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The Azores hotspot is marked 1 on map.

The Azores hotspot is a volcanic hotspot located at the Azores in the Northern Atlantic Ocean. A volcanic hotspot is defined as an area of high volcanic activity, a long term source of volcanism. The type of hotspot that characterises the Azores is a relatively young one associated with a bathymetric swell, a gravity anomaly and basalt geochemistry that differs from normal ocean ridge basalts.[1] The Azores hotspot also differs from usual hotspots like Hawaii due the fact that it has interactions with the Mid-Atlantic Ridge, which lies just west of the hotspot. The centre of the hotspot plume has been suggested to be located 100 to 200 km east of the Mid-Atlantic Ridge near the island of Faial.[2]

Geological areaEdit

The Azores domain comprises the Azores Plateau and the Azores archipelago (formed of 9 islands extending a distance of 480 km) which has been volcanically active for around 7Myr. The archipelago lies on the lateral branch of the Mid-Atlantic Ridge near the junction of three major tectonic plates; the North American Plate, the Eurasian Plate and the African Plate.[3] This unique location causes the area to have ridge-hotspot interaction with a variation of volcanic processes.

The Azores PlateauEdit

The Azores archipelago rises from Azores Plateau, which is an area of thickened oceanic crust and is thought to be formed from the Azores hotspot 20 Mya. This has been shown through mapping negative velocity S-wave anomalies beneath the Azores. This has shown that beneath the Azores Plateau there is a negative anomaly limited in the upper 250–300 km which is suggestive to be a signature to a present-day dying plume which would have created the Azores Plateau.[3]

Hotspot–ridge interactionsEdit

The Mid Atlantic Ridge offers a different perspective and insight into hotspots. The ridge acts as a cross section through the mantle plume. Anomalies on the Mid Atlantic Ridge have been shown to relate to interactions with the hotspot beneath the Azores. Gravity field modelling studies have shown that the crustal thickness in this area is 60% greater than normal, there is an elevated spreading ridge.[4] The influence of the hotspot on the spreading ridge is mainly asymmetrical to the hotspot (north and south). It is thought that crust at ridges is formed by a combination of processes (magmatic and tectonic) with magma addition coming from short lived magma chambers.[5] The hotspot is suggested to be responsible of increased melt production within the mantle supporting a longer lived magma chamber causing the crust to be thicker. However, the Mid Atlantic Ridge has also been shown to have effects on the Azores hotspot that effected the characteristics of the Azores Plateau. It has been suggested that the main volcanic ridges on the plateau were created at the Mid Atlantic Ridge spreading axis. The interactions between the Mid Atlantic Ridge and the Azores hotspot are responsible for the unique geomorphological characteristics displayed in the Azores Plateau, archipelago and the area of ridge that passes through it.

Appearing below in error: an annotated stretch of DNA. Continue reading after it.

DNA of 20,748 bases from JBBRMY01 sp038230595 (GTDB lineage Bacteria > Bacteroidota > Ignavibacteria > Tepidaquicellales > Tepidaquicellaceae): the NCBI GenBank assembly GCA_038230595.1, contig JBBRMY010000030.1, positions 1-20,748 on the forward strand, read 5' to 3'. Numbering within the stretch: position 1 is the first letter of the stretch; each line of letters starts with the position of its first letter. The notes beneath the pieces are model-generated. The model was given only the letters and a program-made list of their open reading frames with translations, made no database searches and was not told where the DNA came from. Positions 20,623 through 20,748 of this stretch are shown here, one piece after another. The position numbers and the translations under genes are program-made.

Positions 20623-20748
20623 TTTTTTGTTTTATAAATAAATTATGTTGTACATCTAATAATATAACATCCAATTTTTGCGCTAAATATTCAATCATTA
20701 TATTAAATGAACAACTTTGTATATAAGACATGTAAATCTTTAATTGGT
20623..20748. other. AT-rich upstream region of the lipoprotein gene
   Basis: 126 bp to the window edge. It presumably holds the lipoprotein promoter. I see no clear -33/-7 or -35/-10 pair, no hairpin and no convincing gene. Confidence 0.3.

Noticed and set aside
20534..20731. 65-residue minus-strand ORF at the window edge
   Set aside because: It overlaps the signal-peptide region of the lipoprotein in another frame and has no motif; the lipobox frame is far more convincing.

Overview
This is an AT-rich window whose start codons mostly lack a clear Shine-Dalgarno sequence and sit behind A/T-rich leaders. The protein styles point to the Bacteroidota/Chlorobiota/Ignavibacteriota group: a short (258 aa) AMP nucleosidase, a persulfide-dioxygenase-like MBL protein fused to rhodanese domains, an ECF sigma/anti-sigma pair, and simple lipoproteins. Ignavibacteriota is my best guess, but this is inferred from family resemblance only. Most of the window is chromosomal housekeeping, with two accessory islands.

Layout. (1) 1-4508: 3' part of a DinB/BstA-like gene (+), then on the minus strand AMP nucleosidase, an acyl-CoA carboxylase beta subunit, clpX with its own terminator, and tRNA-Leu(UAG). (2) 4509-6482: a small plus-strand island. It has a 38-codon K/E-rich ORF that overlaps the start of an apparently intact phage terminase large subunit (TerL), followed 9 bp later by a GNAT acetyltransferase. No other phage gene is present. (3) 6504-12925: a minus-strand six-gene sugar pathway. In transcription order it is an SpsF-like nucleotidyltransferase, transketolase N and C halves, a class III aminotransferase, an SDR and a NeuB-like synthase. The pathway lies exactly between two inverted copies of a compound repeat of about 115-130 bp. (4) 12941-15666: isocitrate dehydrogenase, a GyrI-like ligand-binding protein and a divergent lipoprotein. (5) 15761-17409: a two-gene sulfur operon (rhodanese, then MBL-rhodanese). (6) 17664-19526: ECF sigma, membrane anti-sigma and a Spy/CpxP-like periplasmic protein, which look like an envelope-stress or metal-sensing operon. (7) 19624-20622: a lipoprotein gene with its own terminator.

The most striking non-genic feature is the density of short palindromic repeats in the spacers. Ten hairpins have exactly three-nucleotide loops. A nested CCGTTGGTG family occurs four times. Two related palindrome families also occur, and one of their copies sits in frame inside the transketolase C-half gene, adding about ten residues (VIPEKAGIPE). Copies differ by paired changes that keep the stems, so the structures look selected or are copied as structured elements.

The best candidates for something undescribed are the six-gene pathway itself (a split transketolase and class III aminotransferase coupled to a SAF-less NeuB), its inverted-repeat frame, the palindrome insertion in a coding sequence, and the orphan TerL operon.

1. ^ Gente P.; Dyment J.; Maia M.; Goslin J. (2003). "Interaction between the Mid-Atlantic Ridge and the Azores hot spot during the last 85 Myr: Emplacement and rifting of the hot spot-derived plateaus" (PDF). Geochemistry Geophysics Geosystems. 4 (10): 1–23. Bibcode:2003GGG.....4.8514G. doi:10.1029/2003GC000527. Archived from the original (PDF) on 2013-12-20. Cite uses deprecated parameter |deadurl= (help)
  2. ^ Cannat, M.; Briais, A.; Deplus, C.; Escartin, J.; Georgen, J.; Lin, J.; Mercouriev, S.; Meyzen, C.; Muller, M.; Pouliquen, G.; Rabain, A. & da Silva, P. (1999). "Mid-Atlantic Ridge–Azores hotspot interactions: along-axis migration of a hotspot-derived event of enhanced magmatism 10 to 4 Ma ago" (PDF). Earth and Planetary Science Letters. 173 (3): 257–269. Bibcode:1999E&PSL.173..257C. doi:10.1016/S0012-821X(99)00234-4. Archived from the original (PDF) on 2013-12-20. Cite uses deprecated parameter |deadurl= (help)
  3. ^ a b Silveria, G.; Stutzmann, E.; Davaille, A.; Montagner, J.; Mendes-Victor, L. & Sebai, A. (2006). "Azores hotspot signature in the upper mantle" (PDF). Journal of Volcanology and Geothermal Research. 156 (1–2): 23–34. Bibcode:2006JVGR..156...23S. doi:10.1016/j.jvolgeores.2006.03.022.
  4. ^ Bourdon, B.; Langmuir, C. H. & Zinder, A. (1996). "Ridge-hotspot interaction along the Mid-Atlantic Ridge between 37°30′ and 40°30′N: the UTh disequilibrium evidence". Earth and Planetary Science Letters. 142: 175–189. Bibcode:1996E&PSL.142..175B. doi:10.1016/0012-821x(96)00092-1.
  5. ^ Singh, S. C.; Crawford, W. C.; Carton, H.; Seher, T.; Combier, V.; Cannat, M.; Canales, J. P.; Dusunur, D.; Escartin, J. & Miranda, M. (2006). "Discovery of a magma chamber and faults beneath a Mid-Atlantic Ridge hydrothermal field" (PDF). Nature. 442 (7106): 1029–1032. Bibcode:2006Natur.442.1029S. doi:10.1038/nature05105. PMID 16943836. Archived from the original (PDF) on 2013-12-20. Cite uses deprecated parameter |deadurl= (help)

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